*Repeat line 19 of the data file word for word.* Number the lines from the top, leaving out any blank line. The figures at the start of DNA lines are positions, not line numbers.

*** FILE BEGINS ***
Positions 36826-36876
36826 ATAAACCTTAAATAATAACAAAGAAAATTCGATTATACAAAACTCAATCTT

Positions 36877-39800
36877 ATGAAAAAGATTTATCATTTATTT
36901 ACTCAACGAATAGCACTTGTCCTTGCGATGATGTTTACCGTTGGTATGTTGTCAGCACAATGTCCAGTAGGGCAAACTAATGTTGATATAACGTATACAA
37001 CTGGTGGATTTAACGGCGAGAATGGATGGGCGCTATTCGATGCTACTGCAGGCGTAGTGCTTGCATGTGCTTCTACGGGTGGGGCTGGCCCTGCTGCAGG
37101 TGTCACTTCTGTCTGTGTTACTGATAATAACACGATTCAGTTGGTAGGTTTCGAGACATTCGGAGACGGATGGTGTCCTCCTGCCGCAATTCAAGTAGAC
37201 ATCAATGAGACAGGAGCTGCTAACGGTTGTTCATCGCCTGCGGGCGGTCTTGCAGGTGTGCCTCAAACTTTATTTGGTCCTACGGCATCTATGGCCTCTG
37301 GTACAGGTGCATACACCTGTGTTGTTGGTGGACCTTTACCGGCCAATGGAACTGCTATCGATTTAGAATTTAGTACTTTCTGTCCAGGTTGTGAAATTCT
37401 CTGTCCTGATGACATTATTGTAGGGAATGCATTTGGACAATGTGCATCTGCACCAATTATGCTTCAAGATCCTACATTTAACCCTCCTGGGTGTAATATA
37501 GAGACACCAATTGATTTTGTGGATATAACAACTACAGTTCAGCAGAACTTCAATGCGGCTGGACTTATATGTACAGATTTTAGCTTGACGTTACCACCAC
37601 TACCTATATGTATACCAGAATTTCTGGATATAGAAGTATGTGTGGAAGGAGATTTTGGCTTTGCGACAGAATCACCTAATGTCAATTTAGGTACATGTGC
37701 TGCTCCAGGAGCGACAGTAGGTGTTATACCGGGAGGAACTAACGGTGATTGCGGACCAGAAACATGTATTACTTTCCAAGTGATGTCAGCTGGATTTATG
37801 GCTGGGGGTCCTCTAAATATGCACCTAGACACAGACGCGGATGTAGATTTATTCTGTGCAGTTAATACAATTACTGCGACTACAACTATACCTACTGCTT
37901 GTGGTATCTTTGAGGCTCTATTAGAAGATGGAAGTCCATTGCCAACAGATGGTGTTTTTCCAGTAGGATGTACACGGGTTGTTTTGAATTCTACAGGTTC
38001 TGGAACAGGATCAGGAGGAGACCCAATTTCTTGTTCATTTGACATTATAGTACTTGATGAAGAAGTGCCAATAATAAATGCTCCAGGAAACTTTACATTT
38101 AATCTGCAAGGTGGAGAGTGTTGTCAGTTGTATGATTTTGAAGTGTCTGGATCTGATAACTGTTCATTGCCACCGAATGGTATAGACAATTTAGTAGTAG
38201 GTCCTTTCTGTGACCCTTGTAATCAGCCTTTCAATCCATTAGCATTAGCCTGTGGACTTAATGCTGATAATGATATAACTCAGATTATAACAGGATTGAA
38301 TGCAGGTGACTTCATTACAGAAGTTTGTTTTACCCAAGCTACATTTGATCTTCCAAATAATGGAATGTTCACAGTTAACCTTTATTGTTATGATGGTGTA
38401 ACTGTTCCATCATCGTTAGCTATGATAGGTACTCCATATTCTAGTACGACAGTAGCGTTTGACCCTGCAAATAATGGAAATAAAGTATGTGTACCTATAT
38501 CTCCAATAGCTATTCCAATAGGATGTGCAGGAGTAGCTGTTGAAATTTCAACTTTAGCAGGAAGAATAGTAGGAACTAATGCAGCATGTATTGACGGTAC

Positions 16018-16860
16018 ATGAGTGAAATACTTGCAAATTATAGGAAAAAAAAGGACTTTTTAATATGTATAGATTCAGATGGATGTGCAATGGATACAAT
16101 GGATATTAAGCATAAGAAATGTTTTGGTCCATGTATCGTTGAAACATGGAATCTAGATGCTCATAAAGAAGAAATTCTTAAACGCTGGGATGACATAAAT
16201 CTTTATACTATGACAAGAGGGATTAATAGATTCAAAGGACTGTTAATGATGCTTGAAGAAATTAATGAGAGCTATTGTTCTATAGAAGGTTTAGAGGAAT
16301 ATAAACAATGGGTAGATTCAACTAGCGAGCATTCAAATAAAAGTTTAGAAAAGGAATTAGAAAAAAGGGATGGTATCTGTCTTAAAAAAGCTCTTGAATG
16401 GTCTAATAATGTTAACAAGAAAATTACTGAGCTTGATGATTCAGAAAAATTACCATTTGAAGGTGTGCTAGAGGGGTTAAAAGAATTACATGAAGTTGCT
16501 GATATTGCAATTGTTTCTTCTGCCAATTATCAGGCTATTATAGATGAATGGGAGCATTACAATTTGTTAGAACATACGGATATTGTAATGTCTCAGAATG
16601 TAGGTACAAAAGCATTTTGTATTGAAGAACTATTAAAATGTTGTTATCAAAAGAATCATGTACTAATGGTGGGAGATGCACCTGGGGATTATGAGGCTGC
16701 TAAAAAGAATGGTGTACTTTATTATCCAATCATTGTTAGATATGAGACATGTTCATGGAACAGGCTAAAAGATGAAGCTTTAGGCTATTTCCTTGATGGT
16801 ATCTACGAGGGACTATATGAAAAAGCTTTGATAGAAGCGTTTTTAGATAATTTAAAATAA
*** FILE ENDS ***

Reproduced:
38301 TGCAGGTGACTTCATTACAGAAGTTTGTTTTACCCAAGCTACATTTGATCTTCCAAATAATGGAATGTTCACAGTTAACCTTTATTGTTATGATGGTGTA